Quote:

i'm curious though-- is the SAT really useful for determining giftedness?

My daughter has already been tested for gifted using WISC back in 1st grade. That's not what I'm after here. In order for her to qualify for extended time on SAT in high school, or when offered in 7th grade through Duke TIP or Belin-Blank, she will have to have an established track record/appropriate dx in order to qualify.

Quote:

I'm really not convinced that we need to be giving 4th graders a test that was designed to predict how well a student will do in college.

-- Agreed. I was using the Belin-Blank/Duke TIP invitation for her to take the Explore test (offered by ACT) as a way to test the process of getting extended time testing. It doesn't matter what she gets on ACT -- there is nothing riding on this test, it doesn't open or close any doors for her.

--It's an out-of-grade level test to see how a child will achieved compared to other gifted students in her age bracket.

--Last year my daughter took the Explore test without the time accommodation. They gave her a special "stretch her leg" break and let her test in a separate quiet room with a large print booklet. (She has been dxed with a vision issue by a developmental optometrist).

--With these minor accommodations, she scored 18%ile in reading compared to the other gifted 4th graders.

--That, combined with other observations, is what leads me to think that a possible LD may be underlying this. Possibly dyslexia. She compensates because she's bright, but my feeling is that as she gets older, the gap will widen between potential and achievement. Given enough time to complete the test, the gap might disappear altogether.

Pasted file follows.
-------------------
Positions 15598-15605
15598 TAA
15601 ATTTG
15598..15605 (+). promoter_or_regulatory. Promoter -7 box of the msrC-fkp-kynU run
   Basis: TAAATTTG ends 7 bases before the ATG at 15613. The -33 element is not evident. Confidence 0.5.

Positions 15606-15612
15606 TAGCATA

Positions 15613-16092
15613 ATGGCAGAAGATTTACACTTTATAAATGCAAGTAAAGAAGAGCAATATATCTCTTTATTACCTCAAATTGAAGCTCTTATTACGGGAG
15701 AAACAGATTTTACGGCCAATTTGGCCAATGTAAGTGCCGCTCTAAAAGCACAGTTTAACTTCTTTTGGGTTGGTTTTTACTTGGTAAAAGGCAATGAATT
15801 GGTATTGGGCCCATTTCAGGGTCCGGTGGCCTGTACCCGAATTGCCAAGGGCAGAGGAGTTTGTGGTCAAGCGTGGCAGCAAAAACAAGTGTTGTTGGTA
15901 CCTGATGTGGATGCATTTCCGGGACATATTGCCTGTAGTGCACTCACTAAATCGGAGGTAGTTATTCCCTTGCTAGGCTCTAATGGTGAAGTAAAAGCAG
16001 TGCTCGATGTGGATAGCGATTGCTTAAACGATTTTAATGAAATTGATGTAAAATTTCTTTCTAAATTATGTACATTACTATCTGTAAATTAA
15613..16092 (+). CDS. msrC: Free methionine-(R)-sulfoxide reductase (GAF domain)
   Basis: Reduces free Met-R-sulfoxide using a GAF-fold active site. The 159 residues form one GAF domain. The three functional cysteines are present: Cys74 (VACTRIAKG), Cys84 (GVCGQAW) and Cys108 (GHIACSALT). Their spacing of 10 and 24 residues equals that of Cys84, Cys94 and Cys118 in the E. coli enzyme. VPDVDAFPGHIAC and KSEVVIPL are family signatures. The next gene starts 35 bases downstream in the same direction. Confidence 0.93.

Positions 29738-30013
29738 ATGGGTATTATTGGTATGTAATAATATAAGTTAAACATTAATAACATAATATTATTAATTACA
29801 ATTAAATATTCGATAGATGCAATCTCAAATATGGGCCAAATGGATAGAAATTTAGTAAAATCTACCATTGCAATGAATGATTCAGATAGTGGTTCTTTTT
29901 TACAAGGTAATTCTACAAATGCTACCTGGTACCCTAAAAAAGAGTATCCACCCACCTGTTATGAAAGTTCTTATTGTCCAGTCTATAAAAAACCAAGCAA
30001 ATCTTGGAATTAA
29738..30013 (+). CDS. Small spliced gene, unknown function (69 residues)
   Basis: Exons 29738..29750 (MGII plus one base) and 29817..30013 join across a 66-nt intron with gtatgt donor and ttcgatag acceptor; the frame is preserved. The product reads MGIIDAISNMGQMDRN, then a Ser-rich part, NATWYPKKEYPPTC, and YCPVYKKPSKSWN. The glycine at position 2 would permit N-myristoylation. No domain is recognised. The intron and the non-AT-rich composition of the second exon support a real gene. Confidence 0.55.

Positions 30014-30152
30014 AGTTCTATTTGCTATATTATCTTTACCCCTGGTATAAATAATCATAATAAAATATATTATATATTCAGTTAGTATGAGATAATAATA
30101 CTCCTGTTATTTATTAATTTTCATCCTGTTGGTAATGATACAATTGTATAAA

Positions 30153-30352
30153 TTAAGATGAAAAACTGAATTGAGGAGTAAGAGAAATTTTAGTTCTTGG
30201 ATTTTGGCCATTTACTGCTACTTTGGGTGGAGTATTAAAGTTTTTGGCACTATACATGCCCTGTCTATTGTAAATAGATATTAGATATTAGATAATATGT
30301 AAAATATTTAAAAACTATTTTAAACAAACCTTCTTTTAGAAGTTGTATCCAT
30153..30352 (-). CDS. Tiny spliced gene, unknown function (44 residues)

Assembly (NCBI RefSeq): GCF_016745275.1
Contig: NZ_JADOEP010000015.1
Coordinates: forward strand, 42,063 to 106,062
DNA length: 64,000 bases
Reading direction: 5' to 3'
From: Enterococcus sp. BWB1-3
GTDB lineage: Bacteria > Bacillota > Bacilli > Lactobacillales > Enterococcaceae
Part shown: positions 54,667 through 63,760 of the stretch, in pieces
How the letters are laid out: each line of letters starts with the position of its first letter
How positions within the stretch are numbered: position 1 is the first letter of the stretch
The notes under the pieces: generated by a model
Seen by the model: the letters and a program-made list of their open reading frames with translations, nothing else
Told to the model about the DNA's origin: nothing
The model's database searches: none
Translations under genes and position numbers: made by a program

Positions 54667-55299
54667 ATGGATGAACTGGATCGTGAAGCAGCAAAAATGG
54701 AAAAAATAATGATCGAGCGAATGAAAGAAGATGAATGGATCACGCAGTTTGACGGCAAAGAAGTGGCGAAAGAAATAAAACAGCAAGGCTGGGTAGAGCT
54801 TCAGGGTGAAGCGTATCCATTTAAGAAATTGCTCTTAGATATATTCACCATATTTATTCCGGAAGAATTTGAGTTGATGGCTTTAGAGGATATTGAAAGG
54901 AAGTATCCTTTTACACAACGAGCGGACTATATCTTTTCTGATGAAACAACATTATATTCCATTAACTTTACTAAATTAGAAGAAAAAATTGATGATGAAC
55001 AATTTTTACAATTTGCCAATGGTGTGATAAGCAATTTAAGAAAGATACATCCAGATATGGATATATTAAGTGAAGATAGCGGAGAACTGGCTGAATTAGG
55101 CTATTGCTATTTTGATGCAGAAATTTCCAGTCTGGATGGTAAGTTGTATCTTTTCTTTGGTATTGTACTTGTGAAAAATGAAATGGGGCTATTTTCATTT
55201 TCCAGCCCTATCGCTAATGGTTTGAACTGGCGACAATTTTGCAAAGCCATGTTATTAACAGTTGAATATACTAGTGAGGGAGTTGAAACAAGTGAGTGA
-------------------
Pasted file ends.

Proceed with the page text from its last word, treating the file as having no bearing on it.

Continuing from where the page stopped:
Quote:

Our district gives the Naglieri or the WJ III for that age group. Who markets the Explore test?

ACT.

What I am looking for here is what sorts of LDs will and won't qualify for extended time testing. A friend of mine said that dyslexia might not qualify. Has anyone else had a problem with that?

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Beth from FL
Joined Jun 15, 2003
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Posted:Oct 30, 2003 12:01:52 PM
Subject:Beth in FL

I think the fundamental issue is that you have to have an IEP to qualify for extended time testing. This means that she would have to have an LD--and at least where I live in FL, CAPD doesn't do it. My son had extended time on FCATs but he was classified as having a LD.

Beth

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Helen
Joined Jun 16, 2003
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Posted:Oct 30, 2003 2:06:28 PM
Subject:For the SAT

On the form for the College Board. The school Pysch. filled it out as LD with the back-up testing as the WIAT and the WISC and she wrote in the names of the people who adminstered the test.